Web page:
I agree with Watson when he writes, “Theology courses should be intellectual and prayerful engagement with God’s self-revelation as disclosed in Christ, Scripture, and tradition.” However, I think theological education should make practical use of philosophy as well. The Logos, after all, is a heady philosophical concept. When we understand not just what we the Church has said in the past, but learn to hear the longing in our society today, through their language — and we learn to hear that language without condemnation — then we may see the Church once more serve society. This does not require us to change our foundation, only to rediscover again how our ancient forebearers theologized. They didn’t simply do it with the voices of the past, but so too the voices they heard around them.

Finally, from my friend St. Augustine,

For as he is better off who knows how to possess a tree, and return thanks to Thee for the use thereof, although he know not how many cubits high it is, or how wide it spreads, than he that can measure it, and count all its boughs, and neither owns it, nor knows or loves its Creator.

With better theological education, and a better understanding of the theology in our society and culture, we can help others grow their trees.

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3 Replies to “The Role of Theological Education – Hearing Voices”

  1. Joel, thanks for this thoughtful post. I appreciate the way you have added to my ideas, and challenged some of them as well. I hope readers will give some serious thought to what you’ve written here.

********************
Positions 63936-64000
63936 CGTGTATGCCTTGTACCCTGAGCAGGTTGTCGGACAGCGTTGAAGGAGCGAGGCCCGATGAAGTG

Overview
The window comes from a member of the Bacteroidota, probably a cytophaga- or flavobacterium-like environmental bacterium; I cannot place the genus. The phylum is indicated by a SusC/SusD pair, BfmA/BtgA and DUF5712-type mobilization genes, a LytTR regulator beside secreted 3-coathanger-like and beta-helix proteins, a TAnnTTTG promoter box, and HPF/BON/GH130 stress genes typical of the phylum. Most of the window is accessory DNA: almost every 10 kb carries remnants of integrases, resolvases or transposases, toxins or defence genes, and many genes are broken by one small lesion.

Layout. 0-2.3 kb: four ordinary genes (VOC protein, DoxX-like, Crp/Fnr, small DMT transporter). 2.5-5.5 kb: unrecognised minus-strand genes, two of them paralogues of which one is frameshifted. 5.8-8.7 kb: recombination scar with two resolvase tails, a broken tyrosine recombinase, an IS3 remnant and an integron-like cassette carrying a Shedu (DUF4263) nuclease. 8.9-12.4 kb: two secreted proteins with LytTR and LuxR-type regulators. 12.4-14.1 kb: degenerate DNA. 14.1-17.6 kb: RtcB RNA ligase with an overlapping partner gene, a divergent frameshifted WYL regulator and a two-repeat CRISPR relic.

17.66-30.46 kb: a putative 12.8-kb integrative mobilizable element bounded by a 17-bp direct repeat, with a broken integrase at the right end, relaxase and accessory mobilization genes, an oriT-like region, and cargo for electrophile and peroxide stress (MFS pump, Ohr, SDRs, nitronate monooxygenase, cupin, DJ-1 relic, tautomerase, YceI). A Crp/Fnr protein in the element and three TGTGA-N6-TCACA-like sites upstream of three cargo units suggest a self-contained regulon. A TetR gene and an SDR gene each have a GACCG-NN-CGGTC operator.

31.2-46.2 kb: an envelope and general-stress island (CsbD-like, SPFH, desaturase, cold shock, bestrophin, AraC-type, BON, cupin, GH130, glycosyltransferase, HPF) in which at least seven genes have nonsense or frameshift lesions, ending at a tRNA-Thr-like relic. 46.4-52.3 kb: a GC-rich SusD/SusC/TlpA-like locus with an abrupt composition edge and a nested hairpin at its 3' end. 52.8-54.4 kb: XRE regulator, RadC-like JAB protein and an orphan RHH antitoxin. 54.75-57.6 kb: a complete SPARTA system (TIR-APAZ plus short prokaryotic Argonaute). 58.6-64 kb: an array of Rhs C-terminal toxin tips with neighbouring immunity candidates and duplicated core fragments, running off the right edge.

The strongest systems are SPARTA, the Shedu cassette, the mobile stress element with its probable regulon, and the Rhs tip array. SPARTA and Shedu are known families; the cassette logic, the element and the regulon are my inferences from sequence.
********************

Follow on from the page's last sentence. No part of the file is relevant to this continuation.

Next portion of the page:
2. The biggest mistake the modern Christianity made, perhaps even neocardinal sin, was in allowing the church to be prostituted for mammon and politics. By allowing the religion to become a marionette for deep pockets, some of whom seldom actually darken the church house door, the religion sold its soul for a pot of pottage. The result was hookers in pulpits. Not surprising, therefore, people fled because they were not being fed. Now, having made a pact with the devil, the post-modern church finds itself in the unenviable position of trying to buy back its eternal soul – but at what price?
    In large measure, the appeal of the current Roman pontiff results from his coming as close as major Christian personality in the early 21st century to confessing the sins of the church. Yet, the vestments of the papacy are hindering his efforts. Protestantism is even more divided, confused, oblivious. Meanwhile, the independent, fundamental, premillennial purveyors of bullwah continue to wallow in a theological hog pin of their own creation. In so doing, they have become little more than an entertaining sideshow in the carnival of Christianity.
    Whether the Christian church will be able to regain respectability without a purifying trial by fire remains to be seen. For it no only remains a house divided, like the foolish woman in Proverbs 14:1, it seems determined to pull its house down with its own hands.